When The 405 were invited to an exclusive playback of the new Crystal Castles album, we replied âyes pleaseâ whilst performing a spasmodic happy dance, with only our email account as witness to this act. But would the new Crystal Castles album (titled, er, Crystal Castles) be an album to happily spasmodically dance to? The eponymous album was recorded and written seemingly influenced by a Lonely Planet guide; producer and CC member Ethan Kath utilising a church in Iceland, a self-built cabin in Ontario, and a garage behind an abandoned convenience store in Detroit according to the Press Release. Due to be released on June 7th, the explosive Canadian duoâs first material for 2 years shows a lot of promise and beholds a feat of production, sensory overloads and gothic synths. The following provides a track-by-track breakdown of our first impressions â and among the first impressions in UK. 1) Fainting Spells A minimal build-up with thumping kick-drum slowly builds with a layer of slightly nightmarish sampled sounds, including heavily distorted Alice Glass vocals (almost unrecognizable as vocals in fact so sampled/produced they are). Reminiscent of !!!'s reverb style of sound and layers, a little âeuphoria breakâ gives the track time to breath before a sudden end. The sound of a forest at night having a heart attack, animals pulsating - an excellent, brooding mess. A sign of things to come? 2) Celestica More structured than the opener, Celestica features a reverb heavy Alice Glass voice, but surprisingly melodic â and dare we say soothing? Almost shoegazey. Yes, Alice Glass, soothing. Chorus kicks in satisfyingly each time, but again slightly darker in tone than the CC weâre used to. To be played at 5am in the morning as your world crumbles around you and the shadows mock you. 3) Doe Deer Ah here we are, this is a more classic CC aesthetic, 1 minute 37 seconds of an incessant noise attack at a ridiculously fast 160bpm (Or thereabouts). A catchy, constant lick is present throughout that threatens to get annoying, but never does due to the short- sharp adrenaline injected nature of the track. Think DFA at their best. The first screeching of Miss Glass we hear, and welcomed it is. Abrasive. Doe Deer is also to be released on an extremely limited 500-copy run to coincide with Record Store day on April 17th. Certainly worth checking out, if youâre lucky. 4) Baptism The more hardcore fan base of CC will have heard Baptism at their lives shows in the past, but this sees the first studio recording. After some traditional tuneful bleeps in the introduction (which continue for much of the track) it explodes 40 seconds in as the vocals wail into an almost uncomfortable, lyrically inaudible high-pitched sequel. Having said that, the following could be made out when repeated for the 3rd time: âthis is your baptism and you cant forgive themâ Some sampled loops layer towards the end, and again we have a track with the chance to breath, as minimal soundscapes thrust in. 5) Year Of Silence Starts off from the first beat with what can only be described as a âfatâ bass heavy intro, which actually never ceases throughout in four-to-the-floor fashion. But 15 seconds inâ¦ some familiar vocalsâ¦ but, who IS that? Could it beâ¦ yes. Itâs definitely Jonsi from Sigur Ros. A lyric from InnÃ MÃ©r Syngur Vitleysingur is on a loop through the whole track; in fact, two separate Jonsi vocals are sampled and overlap at various points. Most consistent track so far. 6) Empathy The first minute is a relatively minimal affair, heavy on the mid/high frequency treble vibe, the frequency designed to make clubbers feel disconcerting and disorientated (not that thatâs difficult, ho um). The treble-infused repetition of the main melody is an ever-present, and this combination with downbeat, reverb-heavy indecipherable vocals make the whole thing sound like a foreboding nightmare (that word again). The caustic end works terrifically well in this respect, which cuts-off abruptly. 7) Suffocation A thick, though soft ambient âwall-of-noiseâ crops up at the start and regularly throughout that wouldnât be out of place in Maps latest album. Though when this is cut throughout the verses, weâre treated with some lovely angelic, and of course distorted vocals that are allowed to shine through the quietness. Rises, falls towards the end, classic dance build up, to a crescendoâ¦ thenâ¦ fades. 8) Violent Dreams Here we have a subtly trippy affair, with sounds that go then cut then go, and features many layers of various electronic noises â though to be fair this is common through much of the album, a lot of production is evident. We even get a church organ that slowly evolves, and the track certainly lives up to itâs name. Peaceful, yet disconcerting again. 9) Vietnam A constant through the album as a whole is the voice used an an electronic tool, just another instrument/sample to play with and mangle â this is not a criticism. In fact, it is used often expertly, and Vietnam probably sums this up in a microcosm. The most 80âs sounding track, the melodies/bleeps wait until 2/3 minutes in to surface, a track that builds and deconstructs throughout. 10) Birds After a heavy drum intro dripping with attitude, a what can only be described as a âzap!â on every fourth note takes hold, leaving a slightly aggressive, angry mood. The end turns into a âfight-electronicaâ scenario. 11) Pap Smear Something that has not been heavily apparent on the album has been the 8-bit/chiptune style that the first album was synonymous with, preferring to use a broader spectrum of production styles. Pap Smear however includes these classic bit-bleep noises, and post choruses choppy noise chaos ensues. A satisfying car-revving bass is a nice little curveball at one point. 12) Not In Love You know youâre getting old when an intro consisting purely of electronics sounds nostalgic, and Not In Love encapsulates this. Glassâs robot voice leads to a very optimistic sounding chorus, in fact looking at our rambling notes itâs described as âquite lovelyâ, and underlined. Twice. A light, dare we say gentle feel, that ends well (no abrupt cut-outs here which CC love on this album), Not In Love may well be something special. 13) Intimate Another track that has been aired frequently live (they often close on it) the malteeser-light electronic bleeps that sound like pixellated rain evolve over the course of the track. A proper crowd pleaser that builds, featuring next to no vocals, itâs just there to be enjoyed and danced to. Layered sound, wall of noise, house of fun. Quite brilliant. 14) I Am Made Of Chalk A supremely messy first 20 seconds before a breakdown, only for some âgurgling noisesâ to appear sans beats. Another builder, the drowning vocals are barely even recognised as vocals. Need more time to judge this one, potentially something there. So there you have it. Bear in mind this was only our first listen, so full judgment cannot be called â though it is a promising state of affairs for the self-titled album. Less reliant on 8-bit âchiptuneâ beeps, though more reliant of production values conversely. We often hear of artists becoming âover-producedâ these days, oft leveled as a criticism, but CC here are smart and subtle enough not to fall into this territory of the banal and bland. A shift in direction in content and style is present, proving to hold a darker edge possessing tracks that could soundtrack your nightmarish comedowns. Potential standout tracks: Intimate, Not In Love, Doe Deer and Celestica.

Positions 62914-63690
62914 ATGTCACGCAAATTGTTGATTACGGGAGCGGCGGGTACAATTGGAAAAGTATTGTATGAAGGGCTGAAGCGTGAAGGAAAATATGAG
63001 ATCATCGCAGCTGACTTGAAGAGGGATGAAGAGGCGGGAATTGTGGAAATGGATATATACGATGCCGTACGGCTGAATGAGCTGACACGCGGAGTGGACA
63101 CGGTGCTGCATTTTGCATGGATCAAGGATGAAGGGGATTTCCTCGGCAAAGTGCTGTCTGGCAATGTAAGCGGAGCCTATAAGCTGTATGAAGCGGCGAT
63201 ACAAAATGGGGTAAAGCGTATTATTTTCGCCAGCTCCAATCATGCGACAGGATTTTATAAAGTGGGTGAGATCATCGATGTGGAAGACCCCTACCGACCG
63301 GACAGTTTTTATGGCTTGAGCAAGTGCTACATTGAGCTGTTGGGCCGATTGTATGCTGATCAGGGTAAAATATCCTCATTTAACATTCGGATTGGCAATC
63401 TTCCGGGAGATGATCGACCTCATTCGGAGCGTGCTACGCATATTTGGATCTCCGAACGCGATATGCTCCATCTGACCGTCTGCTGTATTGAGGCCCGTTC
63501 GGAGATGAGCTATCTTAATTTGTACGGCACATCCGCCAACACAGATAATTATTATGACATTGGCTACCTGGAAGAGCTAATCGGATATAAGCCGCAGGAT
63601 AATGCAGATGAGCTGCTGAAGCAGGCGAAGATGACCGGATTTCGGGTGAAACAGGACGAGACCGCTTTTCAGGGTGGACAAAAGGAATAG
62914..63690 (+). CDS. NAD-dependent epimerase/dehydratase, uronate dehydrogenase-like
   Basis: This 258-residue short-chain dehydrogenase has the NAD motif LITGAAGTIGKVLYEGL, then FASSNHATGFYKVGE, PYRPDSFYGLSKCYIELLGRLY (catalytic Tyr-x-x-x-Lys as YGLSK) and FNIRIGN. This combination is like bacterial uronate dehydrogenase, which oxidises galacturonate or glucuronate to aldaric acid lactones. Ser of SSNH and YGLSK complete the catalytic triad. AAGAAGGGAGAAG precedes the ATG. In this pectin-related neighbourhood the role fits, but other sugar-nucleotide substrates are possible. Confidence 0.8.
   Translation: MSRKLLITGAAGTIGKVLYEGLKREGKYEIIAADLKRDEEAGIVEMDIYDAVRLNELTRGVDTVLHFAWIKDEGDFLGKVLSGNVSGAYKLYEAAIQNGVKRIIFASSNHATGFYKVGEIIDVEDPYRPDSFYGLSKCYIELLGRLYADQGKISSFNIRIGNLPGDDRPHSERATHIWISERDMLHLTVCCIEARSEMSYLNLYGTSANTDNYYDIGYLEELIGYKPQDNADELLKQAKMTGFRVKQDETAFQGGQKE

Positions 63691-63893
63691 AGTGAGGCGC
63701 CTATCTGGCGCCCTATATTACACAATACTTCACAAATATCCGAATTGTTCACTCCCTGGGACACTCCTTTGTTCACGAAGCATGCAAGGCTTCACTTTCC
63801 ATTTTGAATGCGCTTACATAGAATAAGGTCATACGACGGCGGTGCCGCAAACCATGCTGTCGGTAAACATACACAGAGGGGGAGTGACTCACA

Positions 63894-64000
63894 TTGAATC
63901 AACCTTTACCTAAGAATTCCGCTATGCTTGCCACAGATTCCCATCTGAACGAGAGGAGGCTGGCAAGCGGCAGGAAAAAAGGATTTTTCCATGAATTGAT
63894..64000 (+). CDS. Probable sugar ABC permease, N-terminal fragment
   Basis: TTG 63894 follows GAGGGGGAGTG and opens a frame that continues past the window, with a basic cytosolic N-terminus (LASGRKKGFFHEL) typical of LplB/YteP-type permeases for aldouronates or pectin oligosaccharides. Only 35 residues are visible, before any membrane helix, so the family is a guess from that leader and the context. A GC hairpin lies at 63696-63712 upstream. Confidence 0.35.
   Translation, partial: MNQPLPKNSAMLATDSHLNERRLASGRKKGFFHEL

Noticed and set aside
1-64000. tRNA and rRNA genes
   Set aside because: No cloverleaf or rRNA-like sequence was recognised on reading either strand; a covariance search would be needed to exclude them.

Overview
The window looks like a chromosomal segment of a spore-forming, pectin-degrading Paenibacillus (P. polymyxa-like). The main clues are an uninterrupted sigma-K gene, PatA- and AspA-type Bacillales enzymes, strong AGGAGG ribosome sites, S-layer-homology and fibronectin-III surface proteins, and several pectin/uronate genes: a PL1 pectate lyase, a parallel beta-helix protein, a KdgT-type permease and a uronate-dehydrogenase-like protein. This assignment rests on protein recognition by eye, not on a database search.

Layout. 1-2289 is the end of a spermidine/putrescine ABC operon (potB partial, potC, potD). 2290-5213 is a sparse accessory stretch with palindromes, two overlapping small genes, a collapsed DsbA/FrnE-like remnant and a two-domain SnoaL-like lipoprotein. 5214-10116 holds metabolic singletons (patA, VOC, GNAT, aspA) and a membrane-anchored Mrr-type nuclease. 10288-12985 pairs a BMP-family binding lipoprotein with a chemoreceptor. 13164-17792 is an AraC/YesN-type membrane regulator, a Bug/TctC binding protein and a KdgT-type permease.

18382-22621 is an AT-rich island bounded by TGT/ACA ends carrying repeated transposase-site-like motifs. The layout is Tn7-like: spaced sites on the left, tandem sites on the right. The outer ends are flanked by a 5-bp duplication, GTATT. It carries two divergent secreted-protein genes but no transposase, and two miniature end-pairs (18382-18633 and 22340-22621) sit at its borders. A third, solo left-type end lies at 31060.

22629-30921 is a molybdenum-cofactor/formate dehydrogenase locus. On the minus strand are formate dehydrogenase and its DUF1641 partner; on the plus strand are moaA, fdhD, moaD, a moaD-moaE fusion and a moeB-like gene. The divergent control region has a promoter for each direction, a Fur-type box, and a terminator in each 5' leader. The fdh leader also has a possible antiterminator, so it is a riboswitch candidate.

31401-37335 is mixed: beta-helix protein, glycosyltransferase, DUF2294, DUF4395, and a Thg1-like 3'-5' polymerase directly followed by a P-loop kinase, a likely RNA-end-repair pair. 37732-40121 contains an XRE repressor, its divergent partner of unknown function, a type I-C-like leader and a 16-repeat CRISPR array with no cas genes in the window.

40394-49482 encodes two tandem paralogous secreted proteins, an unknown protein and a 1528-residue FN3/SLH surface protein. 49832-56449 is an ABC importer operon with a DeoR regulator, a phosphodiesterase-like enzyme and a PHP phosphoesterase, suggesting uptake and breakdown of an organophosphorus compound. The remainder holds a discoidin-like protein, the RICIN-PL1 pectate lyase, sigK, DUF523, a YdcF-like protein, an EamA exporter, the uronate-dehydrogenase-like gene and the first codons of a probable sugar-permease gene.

Crystal CastlesNew AlbumPreviewFirst ListenAlice GlassTrack By TrackYmmitExclusiveCelesticaBaptismSecond Album